Football

Jurgen Klopp Biography Lifts Lid On Bizarre 'Disneyland' Proposal By Man Utd

Jurgen Klopp Biography Lifts Lid On Bizarre 'Disneyland' Proposal By Man Utd

Jurgen Klopp could have been pumping his fists and screaming instructions at his players on the touchline at Old Trafford rather than Anfield if Manchester United's approach for the German in 2014 was a little bit 'sexier'.

This has come to public knowledge as the Dail Mail are serialising a new biography written about Klopp's career by Raphael Honigstein titled 'Bring The Noise', and among other things it does not reflect well on Man Utd executive vice president Ed Woodward.

The much-maligned Woodward has been the butt of the joke many times in the past as stories of his unusual methods in the transfer market and interactions with managers dominate the search results if you google his name, but the latest - his "pitch" to Jurgen Klopp to become Man Utd manager - may be the most puzzling yet.

Apparently, Woodward visited Klopp in Germany to discuss taking over from David Moyes, but instead put the then Dortmund manager off by describing Old Trafford as 'like an adult version of Disneyland'.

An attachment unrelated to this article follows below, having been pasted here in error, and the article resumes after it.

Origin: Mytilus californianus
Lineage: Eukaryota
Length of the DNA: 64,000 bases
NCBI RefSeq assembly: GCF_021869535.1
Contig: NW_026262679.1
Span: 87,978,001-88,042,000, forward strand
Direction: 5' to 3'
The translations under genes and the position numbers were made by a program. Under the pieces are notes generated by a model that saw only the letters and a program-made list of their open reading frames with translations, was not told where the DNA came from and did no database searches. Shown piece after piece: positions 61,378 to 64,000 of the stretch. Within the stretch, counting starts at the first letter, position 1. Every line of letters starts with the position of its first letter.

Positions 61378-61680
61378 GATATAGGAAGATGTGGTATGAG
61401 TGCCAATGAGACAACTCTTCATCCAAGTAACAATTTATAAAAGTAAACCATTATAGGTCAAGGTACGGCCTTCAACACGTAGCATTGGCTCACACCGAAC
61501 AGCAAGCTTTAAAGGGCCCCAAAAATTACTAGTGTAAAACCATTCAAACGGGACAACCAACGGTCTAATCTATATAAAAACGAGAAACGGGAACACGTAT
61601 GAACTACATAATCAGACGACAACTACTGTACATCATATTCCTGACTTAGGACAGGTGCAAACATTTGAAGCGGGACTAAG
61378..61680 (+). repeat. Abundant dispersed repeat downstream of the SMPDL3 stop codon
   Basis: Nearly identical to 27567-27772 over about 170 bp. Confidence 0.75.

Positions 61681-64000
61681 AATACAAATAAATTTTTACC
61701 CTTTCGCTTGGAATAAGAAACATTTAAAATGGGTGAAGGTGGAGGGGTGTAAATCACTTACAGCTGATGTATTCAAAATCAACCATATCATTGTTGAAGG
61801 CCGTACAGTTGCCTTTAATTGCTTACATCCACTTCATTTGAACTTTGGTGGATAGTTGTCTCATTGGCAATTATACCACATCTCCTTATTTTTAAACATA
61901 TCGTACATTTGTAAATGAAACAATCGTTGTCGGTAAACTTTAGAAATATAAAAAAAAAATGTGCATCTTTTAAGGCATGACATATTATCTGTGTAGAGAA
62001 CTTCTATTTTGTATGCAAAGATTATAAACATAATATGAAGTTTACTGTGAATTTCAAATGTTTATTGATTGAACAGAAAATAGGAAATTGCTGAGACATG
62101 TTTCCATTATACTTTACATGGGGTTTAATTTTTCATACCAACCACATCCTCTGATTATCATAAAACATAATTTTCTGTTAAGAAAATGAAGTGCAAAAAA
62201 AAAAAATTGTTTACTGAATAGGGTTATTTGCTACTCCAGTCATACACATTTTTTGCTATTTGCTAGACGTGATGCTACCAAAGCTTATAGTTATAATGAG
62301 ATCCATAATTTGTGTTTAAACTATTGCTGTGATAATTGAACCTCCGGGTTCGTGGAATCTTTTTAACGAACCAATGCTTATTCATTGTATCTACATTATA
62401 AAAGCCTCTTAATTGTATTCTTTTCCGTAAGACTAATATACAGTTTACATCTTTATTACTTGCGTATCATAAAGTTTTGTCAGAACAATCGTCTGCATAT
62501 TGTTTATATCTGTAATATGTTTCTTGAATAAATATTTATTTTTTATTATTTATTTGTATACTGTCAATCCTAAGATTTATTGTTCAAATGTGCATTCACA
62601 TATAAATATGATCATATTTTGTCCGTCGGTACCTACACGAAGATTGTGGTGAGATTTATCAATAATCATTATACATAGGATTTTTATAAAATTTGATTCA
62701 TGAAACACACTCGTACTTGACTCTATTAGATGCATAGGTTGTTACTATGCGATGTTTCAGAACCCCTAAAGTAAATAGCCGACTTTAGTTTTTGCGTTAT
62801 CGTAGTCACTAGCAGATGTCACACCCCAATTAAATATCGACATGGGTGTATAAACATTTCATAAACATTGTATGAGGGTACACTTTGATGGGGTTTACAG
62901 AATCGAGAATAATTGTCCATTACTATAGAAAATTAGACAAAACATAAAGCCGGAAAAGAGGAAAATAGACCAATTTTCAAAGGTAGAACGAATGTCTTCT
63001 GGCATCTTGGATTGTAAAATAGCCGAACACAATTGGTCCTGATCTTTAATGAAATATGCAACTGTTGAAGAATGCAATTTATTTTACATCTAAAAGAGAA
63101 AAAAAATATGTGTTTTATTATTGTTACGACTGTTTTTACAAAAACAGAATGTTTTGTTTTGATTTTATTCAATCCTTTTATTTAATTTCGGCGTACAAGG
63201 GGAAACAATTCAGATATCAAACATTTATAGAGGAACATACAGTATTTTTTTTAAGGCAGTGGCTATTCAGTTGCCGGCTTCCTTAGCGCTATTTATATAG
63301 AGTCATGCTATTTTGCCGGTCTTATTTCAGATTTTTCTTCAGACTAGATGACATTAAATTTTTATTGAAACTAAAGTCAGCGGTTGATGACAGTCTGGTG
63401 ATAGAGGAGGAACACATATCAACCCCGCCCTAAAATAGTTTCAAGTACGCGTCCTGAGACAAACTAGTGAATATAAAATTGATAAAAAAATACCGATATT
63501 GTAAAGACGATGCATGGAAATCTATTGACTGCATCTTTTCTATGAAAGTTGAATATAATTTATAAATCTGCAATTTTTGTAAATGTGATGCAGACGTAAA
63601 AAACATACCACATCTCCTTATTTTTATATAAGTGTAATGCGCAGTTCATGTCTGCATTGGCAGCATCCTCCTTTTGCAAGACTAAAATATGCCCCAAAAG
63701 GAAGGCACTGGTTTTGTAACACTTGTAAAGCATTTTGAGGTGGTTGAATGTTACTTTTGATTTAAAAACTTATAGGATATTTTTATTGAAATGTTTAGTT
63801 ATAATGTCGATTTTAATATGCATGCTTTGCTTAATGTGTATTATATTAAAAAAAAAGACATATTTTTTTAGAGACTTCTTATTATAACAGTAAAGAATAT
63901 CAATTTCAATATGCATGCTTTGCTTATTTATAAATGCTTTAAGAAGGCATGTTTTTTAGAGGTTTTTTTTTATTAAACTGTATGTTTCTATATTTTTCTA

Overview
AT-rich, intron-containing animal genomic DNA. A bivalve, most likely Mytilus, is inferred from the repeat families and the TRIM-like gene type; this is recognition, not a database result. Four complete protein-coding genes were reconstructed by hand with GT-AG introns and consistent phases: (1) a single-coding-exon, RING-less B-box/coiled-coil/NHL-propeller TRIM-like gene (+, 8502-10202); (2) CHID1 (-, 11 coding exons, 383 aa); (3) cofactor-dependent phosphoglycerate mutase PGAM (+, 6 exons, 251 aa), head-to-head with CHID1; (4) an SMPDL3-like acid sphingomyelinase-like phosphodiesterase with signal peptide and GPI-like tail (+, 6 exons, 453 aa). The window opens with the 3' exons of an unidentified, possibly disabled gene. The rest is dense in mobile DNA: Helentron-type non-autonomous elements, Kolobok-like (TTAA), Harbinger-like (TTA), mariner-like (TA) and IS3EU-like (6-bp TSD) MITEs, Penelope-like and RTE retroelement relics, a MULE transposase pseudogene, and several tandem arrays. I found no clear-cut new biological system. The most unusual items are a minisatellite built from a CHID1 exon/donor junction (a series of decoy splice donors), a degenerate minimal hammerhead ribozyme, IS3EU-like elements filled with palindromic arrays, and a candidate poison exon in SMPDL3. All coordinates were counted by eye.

Not long before, Manchester United executive vice chairman Ed Woodward had flown out to see Klopp in Germany. David Moyes's short tenure at Old Trafford was coming to an end, and Klopp was United's favourite to replace him, to bring back a sense of adventure to the Red Devils' game.

Woodward told Klopp that the Theatre of Dreams was 'like an adult version of Disneyland', a mythical place where, as the nickname suggested, the entertainment was world class and dreams came true.

Klopp wasn't entirely convinced by that sales pitch — he found it a bit 'unsexy', he told a friend — but he didn't dismiss the proposition out of hand either. After almost six years in the job at Dortmund, perhaps the time was ripe for a change of scenery.

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If true, it furthers the belief that Woodward was out of his depth when handed a position of such importance, but thankfully for fans of the club things appear to have become less farcical as he has gained experience.

The whole idea of 'selling', and creating a presentation, one of the most famous teams in all of sports to a manager who had not yet proven himself outside of the Bundesliga is odd, but to do it in such a manner as described is another league of baffling.

Klopp, obviously, turned the offer down and the rest, as they say, is history.

You can read more from the excerpt from Klopp's new biography on DailyMail.co.uk.

Mikey Traynor

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